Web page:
As Wikileaks takes on the roles of a state, America must treat it as one
WikiLeaks is not taking up arms to murder Americans, but if Iran or North Korea—or Mexico or Canada, for that matter—had taken the same actions as Assange and Snowden, we would consider it a grave national-security threat and respond accordingly. We would arrest any spies that we could get our hands on, of course, but we’d hardly consider that an adequate response.
And so it is with WikiLeaks. An organization is defined by what it does, not what it says, and this one has made clear it is interested in damaging the interests of the United States. WikiLeaks believes that it is doing the world a service by acquiring secrets and disposing and exposing them as it sees fit—and now by protecting others who do so. It seems mostly interested in U.S. and British secrets, it’s important to note; we’re still waiting for the Cuban, North Korean, and Chinese WikiLeaks dumps.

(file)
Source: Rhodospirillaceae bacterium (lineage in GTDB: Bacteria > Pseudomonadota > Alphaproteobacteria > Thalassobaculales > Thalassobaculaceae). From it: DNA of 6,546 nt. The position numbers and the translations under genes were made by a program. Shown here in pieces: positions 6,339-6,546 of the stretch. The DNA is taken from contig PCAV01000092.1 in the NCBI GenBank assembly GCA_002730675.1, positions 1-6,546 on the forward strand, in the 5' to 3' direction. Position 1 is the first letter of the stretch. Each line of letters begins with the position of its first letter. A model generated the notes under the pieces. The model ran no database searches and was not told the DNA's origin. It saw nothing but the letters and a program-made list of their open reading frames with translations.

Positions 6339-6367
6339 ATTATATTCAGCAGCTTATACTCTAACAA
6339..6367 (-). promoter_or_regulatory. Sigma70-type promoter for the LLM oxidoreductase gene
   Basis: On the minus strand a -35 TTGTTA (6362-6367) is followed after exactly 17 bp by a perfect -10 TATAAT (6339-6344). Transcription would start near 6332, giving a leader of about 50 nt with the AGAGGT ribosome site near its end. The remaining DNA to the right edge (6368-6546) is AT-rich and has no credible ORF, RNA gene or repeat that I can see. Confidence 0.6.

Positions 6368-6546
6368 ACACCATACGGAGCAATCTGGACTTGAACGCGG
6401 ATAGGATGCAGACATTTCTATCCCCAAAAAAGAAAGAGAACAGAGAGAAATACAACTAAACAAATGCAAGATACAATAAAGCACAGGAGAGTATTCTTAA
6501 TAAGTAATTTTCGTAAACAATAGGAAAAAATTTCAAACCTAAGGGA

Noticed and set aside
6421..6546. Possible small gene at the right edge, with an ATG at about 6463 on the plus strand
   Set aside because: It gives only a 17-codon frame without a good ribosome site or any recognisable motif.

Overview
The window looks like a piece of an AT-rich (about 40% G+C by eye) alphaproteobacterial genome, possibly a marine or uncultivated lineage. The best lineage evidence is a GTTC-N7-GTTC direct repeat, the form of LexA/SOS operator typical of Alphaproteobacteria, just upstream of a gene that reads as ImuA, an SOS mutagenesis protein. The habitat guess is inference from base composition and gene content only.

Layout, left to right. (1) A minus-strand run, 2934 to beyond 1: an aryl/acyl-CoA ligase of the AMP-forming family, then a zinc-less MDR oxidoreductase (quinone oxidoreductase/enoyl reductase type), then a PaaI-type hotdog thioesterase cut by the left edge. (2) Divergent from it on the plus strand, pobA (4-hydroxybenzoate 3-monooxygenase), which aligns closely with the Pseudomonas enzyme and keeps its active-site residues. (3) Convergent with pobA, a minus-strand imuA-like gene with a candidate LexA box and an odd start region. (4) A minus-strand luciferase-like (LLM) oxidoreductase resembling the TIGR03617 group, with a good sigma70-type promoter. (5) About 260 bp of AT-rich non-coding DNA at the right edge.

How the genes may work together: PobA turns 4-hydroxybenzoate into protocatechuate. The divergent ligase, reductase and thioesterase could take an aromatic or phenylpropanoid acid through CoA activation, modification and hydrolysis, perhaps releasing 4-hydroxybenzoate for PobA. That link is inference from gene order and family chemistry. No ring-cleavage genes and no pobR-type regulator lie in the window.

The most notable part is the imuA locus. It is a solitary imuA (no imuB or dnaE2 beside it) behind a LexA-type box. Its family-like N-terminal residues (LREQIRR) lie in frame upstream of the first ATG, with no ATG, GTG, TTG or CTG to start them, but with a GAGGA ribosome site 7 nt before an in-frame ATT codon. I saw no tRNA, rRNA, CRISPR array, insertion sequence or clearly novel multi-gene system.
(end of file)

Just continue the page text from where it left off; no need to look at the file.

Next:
Let’s not pretend that the actions of Snowden, Assange, and WikiLeaks are, as once was famously said, a third-rate burglary. WikiLeaks has made clear its interest in taking on the United States. Let’s do now what we failed to with al Qaeda in the decade before 9/11: take it at its word, respect its capabilities and stated intent, and respond with our own not-so-modest capabilities to defend the United States.